What are your favorite and least favorite parts of being a PA?
My favorite parts of being a PA are being part of a dynamic team of providers and helping to facilitate overall patient care. I love being able to create a rapport and build trust with my patients. It’s a great feeling when you’ve seen a patient for a consultation and then they call the office with a question and ask me by name. It shows that they were happy with the care I gave them and want to talk to me as we have built a level of mutual trust.
One of the hardest parts of my job is that it can sometimes be overwhelming because there are so many patients to help. Some cases take longer than others and some patients may need more time to explain a certain condition or medication to them.
How do you reconcile being the father of two children (including a newborn) with a demanding job in the medical field?
Creating a work-life balance is a constant battle. Although I have to take care of my patients, I firmly believe that family always comes first. Despite the fact that my particular job is 9am to 5pm on an outpatient basis, the hours are sometimes longer. For example, if a patient is late or has a more complex problem, their visit will take longer and I will then have to adjust my schedule on the fly. If I have to break someone some bad news based on something we found on a scan, I have to spend some extra time with them to gently break the sensitive news. Although there are days when I don’t get home until my kids are asleep for the night, having a support team of family and friends is essential. I treasure the quality time we spend together and want my children to know that it’s crucial that they pursue their dreams, like I did, even if it’s not easy.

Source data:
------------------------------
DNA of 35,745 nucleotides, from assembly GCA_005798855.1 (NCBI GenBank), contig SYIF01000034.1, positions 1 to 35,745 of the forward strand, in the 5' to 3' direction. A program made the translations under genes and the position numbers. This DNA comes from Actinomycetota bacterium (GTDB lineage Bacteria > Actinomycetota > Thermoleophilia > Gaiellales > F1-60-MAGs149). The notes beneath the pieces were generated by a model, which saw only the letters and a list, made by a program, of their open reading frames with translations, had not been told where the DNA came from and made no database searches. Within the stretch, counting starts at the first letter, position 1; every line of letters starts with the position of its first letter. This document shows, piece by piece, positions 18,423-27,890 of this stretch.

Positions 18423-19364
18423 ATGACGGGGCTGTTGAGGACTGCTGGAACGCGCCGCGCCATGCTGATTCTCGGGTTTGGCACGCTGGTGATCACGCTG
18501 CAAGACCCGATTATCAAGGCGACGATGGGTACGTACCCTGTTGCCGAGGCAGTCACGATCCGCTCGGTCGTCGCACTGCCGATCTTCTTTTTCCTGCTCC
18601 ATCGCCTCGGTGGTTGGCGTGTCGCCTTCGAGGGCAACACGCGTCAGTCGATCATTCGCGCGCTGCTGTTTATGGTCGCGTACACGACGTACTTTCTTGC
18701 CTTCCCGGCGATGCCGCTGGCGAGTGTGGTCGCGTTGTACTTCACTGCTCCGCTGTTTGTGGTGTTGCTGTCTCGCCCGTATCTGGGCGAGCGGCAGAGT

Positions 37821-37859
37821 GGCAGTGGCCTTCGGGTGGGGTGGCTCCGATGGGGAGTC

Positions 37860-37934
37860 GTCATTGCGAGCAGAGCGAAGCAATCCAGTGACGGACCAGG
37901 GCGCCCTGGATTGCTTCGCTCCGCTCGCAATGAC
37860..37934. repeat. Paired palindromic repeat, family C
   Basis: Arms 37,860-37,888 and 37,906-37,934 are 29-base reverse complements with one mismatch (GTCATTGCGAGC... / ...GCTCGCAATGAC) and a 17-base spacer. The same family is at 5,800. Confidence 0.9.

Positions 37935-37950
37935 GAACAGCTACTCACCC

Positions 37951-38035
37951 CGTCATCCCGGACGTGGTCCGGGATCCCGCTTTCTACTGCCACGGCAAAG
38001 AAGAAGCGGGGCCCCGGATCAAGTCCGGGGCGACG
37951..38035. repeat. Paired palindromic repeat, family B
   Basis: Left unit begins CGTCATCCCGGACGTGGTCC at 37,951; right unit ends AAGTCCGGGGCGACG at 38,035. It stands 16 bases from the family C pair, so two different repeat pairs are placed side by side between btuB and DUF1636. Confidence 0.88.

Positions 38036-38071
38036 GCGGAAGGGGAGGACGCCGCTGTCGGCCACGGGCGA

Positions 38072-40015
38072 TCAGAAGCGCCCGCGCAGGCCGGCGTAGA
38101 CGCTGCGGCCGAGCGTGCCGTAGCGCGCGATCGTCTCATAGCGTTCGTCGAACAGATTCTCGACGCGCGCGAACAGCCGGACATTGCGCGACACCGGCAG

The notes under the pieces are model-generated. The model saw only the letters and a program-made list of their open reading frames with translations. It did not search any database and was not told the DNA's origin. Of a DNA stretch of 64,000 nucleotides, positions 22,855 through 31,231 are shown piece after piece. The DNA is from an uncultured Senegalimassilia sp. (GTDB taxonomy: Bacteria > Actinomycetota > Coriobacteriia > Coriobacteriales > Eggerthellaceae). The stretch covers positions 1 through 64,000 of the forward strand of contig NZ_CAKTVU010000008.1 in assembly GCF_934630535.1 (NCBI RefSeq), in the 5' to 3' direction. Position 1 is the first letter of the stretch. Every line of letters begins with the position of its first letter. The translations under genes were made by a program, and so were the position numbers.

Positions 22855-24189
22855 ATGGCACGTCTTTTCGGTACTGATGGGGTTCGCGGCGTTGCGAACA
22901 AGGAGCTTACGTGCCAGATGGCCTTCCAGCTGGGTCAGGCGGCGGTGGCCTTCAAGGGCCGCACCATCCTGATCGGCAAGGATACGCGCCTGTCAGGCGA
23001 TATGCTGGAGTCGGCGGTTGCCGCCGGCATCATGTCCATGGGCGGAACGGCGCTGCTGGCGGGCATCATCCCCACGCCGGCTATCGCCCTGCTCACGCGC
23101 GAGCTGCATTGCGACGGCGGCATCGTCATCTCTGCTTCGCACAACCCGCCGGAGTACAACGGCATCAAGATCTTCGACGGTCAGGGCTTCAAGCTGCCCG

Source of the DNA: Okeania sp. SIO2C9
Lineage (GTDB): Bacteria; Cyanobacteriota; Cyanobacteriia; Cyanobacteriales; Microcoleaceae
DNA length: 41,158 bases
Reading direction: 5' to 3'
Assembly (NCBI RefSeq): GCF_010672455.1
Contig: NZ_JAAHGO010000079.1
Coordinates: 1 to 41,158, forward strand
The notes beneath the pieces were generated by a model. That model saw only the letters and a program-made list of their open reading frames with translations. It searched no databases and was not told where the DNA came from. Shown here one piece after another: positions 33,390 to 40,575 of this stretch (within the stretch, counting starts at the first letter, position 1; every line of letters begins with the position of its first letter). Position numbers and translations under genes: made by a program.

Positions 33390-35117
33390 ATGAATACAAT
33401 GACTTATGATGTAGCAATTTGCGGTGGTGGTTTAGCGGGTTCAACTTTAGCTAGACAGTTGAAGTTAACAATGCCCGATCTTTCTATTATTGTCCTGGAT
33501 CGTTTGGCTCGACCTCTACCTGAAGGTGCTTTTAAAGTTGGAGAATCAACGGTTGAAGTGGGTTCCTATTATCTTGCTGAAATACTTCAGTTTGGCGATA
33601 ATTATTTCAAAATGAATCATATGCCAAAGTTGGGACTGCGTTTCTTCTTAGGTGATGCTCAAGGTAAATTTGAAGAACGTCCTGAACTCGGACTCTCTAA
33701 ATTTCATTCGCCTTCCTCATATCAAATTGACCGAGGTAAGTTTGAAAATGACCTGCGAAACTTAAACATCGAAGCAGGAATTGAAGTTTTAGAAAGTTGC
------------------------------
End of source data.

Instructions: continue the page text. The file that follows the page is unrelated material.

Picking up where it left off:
Are there any Touro teachers who left a lasting impression on you?
Touro College truly has an amazing faculty. In fact, I’m still in touch with several Touro faculty members I met along the way because they made a lasting impression and helped me get to where I am today.
The first is Professor Dana Bignami. Professor Bignami is a true role model for anyone wishing to become an AM. She believes in her students, even at times when they don’t believe in themselves. When I was in trouble during certain parts of the didactic year. Professor Bignami took me under his wing and never let me go. We’ve met countless times in his office to discuss key material, review reviews, and talk about medicine in general. She was instrumental in helping me become a childminder and I wouldn’t be where I am today without her.
The other faculty member who stood out to me was the program director, Paula Boyle. She is the most approachable program director I have ever met and she always goes the extra mile for her students. Director Boyle worked tirelessly to get us back to our clinical rotations when things were shut down due to the Covid pandemic because she knew how integral these experiences were to our training.
She also made time out of her busy schedule to come before classes began to organize a physical diagnostic clinic. During these clinics, Director Boyle provided us with words of wisdom on performing physical exams and offered us invaluable advice that she learned personally through her ongoing work as a PA practitioner that I do not know. will never forget.